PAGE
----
The Gazette covers City Hall, now a flood-damaged icon on May's Island in the Cedar River

Young-looking engineer gets an earful as council makes point on East Post Road bridge

In Chuck Wieneke, City Hall, Jerry McGrane, Monica Vernon on March 20, 2008 at 6:39 pm

The dust has settled after Wednesday night’s City Council meeting at which the council pounded away, saying they wanted the city’s public works staff to take a different approach to infrastructure projects.

 In short, the council wants the staff to ask a broader set of questions than how much bigger the city might make a road or how more concrete it can pour.

And in particular, the council emphasized in no uncertain terms that it did not want to hear anything more about plans that would replace the East Post Road SE bridge at Indian Creek with something wider than the existing two-lane bridge.

“Stop all talk” about anything other than a two-lane, council member Chuck Wieneke declared.

The city engineering staff as well as consulting engineers have been promoting the addition of a center turn lane on the bridge, which council member Jerry McGrane said wasn’t needed.

“What is needed to keep it pristine,” McGrane said of the scenic East Post Road SE.

Ken DeKeyser, a young-looking engineer in the Public Works Department, was the city staff member at the table Wednesday evening when the pounding came.

On Thursday, Wieneke acknowledged that DeKeyser got an earful.

“But I just wanted to make it clear, not so much for young Ken, but for the leadership in that division as well as the city manager,” Wieneke said. “… I wanted to make it no-doubt clear — Don’t spend one more iota of your work on anything but a two-lane bridge.”

Perhaps, the council “kept beating on it,” Wieneke said, but he added that sometimes in the past the council has not be clear enough about its wishes. “I wanted there to be no doubt.”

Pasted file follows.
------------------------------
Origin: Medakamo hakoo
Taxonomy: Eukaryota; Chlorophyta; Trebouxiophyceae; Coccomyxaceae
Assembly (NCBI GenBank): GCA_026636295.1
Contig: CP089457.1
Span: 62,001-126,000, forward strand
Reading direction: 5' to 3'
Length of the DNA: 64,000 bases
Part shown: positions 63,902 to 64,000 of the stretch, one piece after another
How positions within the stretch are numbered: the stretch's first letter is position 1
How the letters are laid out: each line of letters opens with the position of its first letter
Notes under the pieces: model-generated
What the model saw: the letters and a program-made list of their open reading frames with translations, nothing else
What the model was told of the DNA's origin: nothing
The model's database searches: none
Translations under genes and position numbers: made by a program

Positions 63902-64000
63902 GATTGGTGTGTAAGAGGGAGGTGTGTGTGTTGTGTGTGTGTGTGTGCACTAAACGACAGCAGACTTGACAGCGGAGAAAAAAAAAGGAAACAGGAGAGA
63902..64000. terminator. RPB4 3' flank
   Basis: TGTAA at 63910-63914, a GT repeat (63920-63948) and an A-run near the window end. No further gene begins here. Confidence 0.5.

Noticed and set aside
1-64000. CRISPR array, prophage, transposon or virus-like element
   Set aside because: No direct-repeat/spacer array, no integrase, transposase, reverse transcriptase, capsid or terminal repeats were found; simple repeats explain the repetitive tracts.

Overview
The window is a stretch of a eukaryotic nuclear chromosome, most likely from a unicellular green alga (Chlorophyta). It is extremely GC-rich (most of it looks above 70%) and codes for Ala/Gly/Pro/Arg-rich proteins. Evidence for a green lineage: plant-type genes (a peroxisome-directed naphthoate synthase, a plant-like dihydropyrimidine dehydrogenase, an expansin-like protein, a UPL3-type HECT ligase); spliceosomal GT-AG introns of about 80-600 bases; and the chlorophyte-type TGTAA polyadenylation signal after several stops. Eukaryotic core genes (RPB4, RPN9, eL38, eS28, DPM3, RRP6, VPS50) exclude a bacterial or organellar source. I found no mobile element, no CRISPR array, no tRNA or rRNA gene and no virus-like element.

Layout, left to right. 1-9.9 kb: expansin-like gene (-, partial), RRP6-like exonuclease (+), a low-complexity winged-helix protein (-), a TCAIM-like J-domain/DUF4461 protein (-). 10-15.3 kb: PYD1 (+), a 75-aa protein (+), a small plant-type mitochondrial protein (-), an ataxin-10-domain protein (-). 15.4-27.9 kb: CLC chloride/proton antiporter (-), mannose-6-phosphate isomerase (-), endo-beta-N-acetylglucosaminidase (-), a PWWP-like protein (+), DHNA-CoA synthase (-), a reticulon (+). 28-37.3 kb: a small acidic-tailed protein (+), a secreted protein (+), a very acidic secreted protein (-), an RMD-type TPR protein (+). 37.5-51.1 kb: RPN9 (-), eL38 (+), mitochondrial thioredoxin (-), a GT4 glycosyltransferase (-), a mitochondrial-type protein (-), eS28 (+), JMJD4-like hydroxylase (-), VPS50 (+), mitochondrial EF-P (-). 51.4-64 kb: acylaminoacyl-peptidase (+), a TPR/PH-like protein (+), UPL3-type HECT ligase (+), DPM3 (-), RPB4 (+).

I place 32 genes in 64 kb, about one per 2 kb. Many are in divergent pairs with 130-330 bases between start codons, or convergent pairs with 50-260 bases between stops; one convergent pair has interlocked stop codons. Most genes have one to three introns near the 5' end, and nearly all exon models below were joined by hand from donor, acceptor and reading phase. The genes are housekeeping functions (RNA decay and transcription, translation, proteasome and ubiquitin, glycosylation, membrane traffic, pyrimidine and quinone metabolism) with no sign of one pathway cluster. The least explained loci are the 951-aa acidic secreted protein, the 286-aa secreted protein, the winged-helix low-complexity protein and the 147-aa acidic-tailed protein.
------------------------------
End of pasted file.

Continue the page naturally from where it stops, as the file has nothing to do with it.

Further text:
It is probably correct that most on the City Council knew last June — the last time the city staff formally sat down with the council, DeKeyser told them — that it, like a formidable group of citizen opponents, did not want a wider East Post Road SE bridge. And they did not want it no matter how many times that the engineers said a wider bridge with a turn lane was needed to make the busy road safe for now and for the 60 to 80 years that the new bridge would need to provide service.

Council member Monica Vernon on Thursday said that sometimes the council should let its “balanced decision-making process” play out more quickly. That process ended Wednesday night when the council insisted on a two-lane bridge with a trail on the west side that is not connected to the bridge proper.

Vernon called it a “landmark” council decision, one which she said sends the signal to the city engineering staff that the city should look at a variety of ways to handle traffic besides “pouring more concrete.”

“You can do it in a beautiful way without upsetting the natural order of things,” she said.

As for DeKeyser, Vernon said he was more an “emissary” and a “messenger” for those higher up on the city staff.

“He was the icon for the old way, perhaps,” Vernon says. “… And, no, I didn’t want to kill him.”

As it would happen, she and DeKeyser – who has been on the city staff 10 years this month — ended up in the same City Hall elevator after the council meeting ended.

Vernon says he and she had a nice chat.

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